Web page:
This impressive gravel pass has a typical inverted profile with the lowest altitude in the middle of the pass. It descends and ascends over the Kobonqaba River valley and offers fabulous scenery of green clad hills and a deep winding river gorge.
The pass contains 29 bends, corners and curves within its 8,5 km length and exhibits what initially appears to be an easy average gradient of 1:44 but as is the case with all passes that have both and ascent and descent in its length, the averages are always easier than passes with a single incline. This pass gets very steep with gradients at 1:6 (closer to the approaches ot the river crossing) and might present traction issues for non 4WD vehicles in very wet weather.
We recommend driving this road in a small convoy of two to three vehicles in case of emergency. Be aware of personal safety at all times and make sure you leave the nearest town with full fuel tanks and that your vehicle is serviced and reliable.
There are three passes that allow access to Lesotho from Matatiele. From west to east these are Ongeluksnek (4x4 only), then the bigger, more popular pass, which is Qachas Nek, but a little further to the east is the much more difficult and spectacular Ramatselitso Pass. All three passes end at the RSA/Lesotho border posts of the same names. With Ramatselitso being something of a tongue twister, the border post is locally known as Rama's Gate and no doubt over time, the connecting pass will also adopt the name of Rama's Pass. The official government large scale map lists it as Ramatseliso (without the 't'), so there are already a number of versions, but we are indexing it as per the spelling on the notice board at the border post.
It's a major pass at 14 km length displaying an altitude variance of 682m and an average gradient of 1:25, but there are many very steep sections that get up to 1:5. Three of the steepest sections have been concreted which include both hairpin sections as well as a section close to the summit, which now makes this pass accessible to normal vehicles.
When we drove this pass in 2012 it was a serious 4x4 route only doable by high clearance 4x4's with low range, but the road has now been upgraded to the point that a 4x2 utility vehicle (bakkie) will manage without a problem. Unless you have plans (and a valid passport) to enter Lesotho, you will need to turn around at the SA border control point and return the same way to Matatiele.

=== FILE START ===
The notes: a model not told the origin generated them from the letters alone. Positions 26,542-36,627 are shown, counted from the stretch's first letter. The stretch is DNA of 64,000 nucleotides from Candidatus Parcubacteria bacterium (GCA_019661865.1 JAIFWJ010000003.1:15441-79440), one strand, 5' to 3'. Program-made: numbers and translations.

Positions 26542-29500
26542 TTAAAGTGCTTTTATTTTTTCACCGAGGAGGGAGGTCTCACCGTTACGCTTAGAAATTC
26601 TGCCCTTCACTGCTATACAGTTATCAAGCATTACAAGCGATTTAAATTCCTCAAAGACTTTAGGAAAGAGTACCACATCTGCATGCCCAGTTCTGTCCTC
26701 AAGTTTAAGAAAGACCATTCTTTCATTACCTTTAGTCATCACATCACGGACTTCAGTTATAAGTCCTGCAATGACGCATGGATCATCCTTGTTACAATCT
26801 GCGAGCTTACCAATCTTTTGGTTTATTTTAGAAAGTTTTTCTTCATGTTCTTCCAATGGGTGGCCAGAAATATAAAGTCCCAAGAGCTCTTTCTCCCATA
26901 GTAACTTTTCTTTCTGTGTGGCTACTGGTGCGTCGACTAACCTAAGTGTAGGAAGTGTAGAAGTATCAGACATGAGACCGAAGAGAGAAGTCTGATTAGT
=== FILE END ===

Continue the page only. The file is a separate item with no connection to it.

The Nungi Pass is named after the mountain of the same name which forms the western portal of the Umzimvubu River valley. The pass traverses tribal trust land and connects Cedarville in the north with Mount Frere in the south. It's of above average length at 8,7 km and packs 39 sharp bends, corners and curves into it's length and displays an altitude variance of 335m with a classic high centre point profile.
The Colonanek Pass further to the south lies on the same road, so these two passes will always be driven in tandem. The steepest gradients are at 1:7 which might present traction issues in wet weather for non 4WD vehicles. There was major reconstruction taking place during 2018 as can be seen on the virtual fly-past. This includes excavating cuttings to reduce the number of blind rises and corners and ease some of the steeper gradients as well as a substantial improvement to the road width.
As is the general rule in this part of the Eastern Cape, most of the area is unfenced, so finding livestock on the road is the norm. Add in slow vehicles, minibus taxis, rutted potholed and corrugated roads, and you have a recipe for having to stay wide awake on this pass. We recommend driving this road in a small convoy of two to three vehicles in case of emergency. Be aware of personal safety at all times and make sure you leave the nearest town with full fuel tanks and that your vehicle is serviced and reliable.
This difficult to get to and remote gravel pass is well worth the effort of seeking it out. It's a long pass at 14 km and offers high views of deeply incised and heavily wooded valleys, several Transkei villages and the crossing of the powerful Mbashe (Bashee) River. Perhaps more importantly it is also the access road to the birthplace of Nelson Mandela at Mveso Village on the eastern rim of the Mbashe River canyon. He was buried near Qunu - a short distance from Mveso.
The pass has a typical inverted profile with a low point in the middle and contains 101 bends, corners and curves to keep drivers very busy. Ten of those are sharper than 90 degrees. With gradients that get as steep as 1:6 this will be a tricky drive in wet weather if not in a 4WD vehicle.
As is the general rule in this part of the Eastern Cape, most of the area is unfenced, so finding livestock on the road is the norm. Add in slow vehicles, taxis, rutted, potholed and corrugated roads and you have a recipe for having to stay wide awake on this pass. We recommend driving this road in a small convoy of two to three vehicles in case of emergency. Be aware of personal safety at all times and make sure you leave the nearest town with full fuel tanks and that your vehicle is serviced and reliable.
This 5,1 km long pass descends into the Umnga River valley via one U bend and two very sharp hairpins. The pass descends from 1291m ASL at the village of Dalibango through an altitude drop of 342m producing a stiff average gradient of 1:15 to end at the crossing of the Umnga River at a low level bridge.
You will be treated to views of towering cliffs and steeply wooded slopes with the Umnga River winding its way down the centre of this fabulous scene.
It contains 14 bends, corners and curves and requires vigilant driiving. We recommend driving this road in a small convoy of two to three vehicles in case of emergency. Be aware of personal safety at all times and make sure you leave the nearest town with full fuel tanks and that your vehicle is serviced and reliable.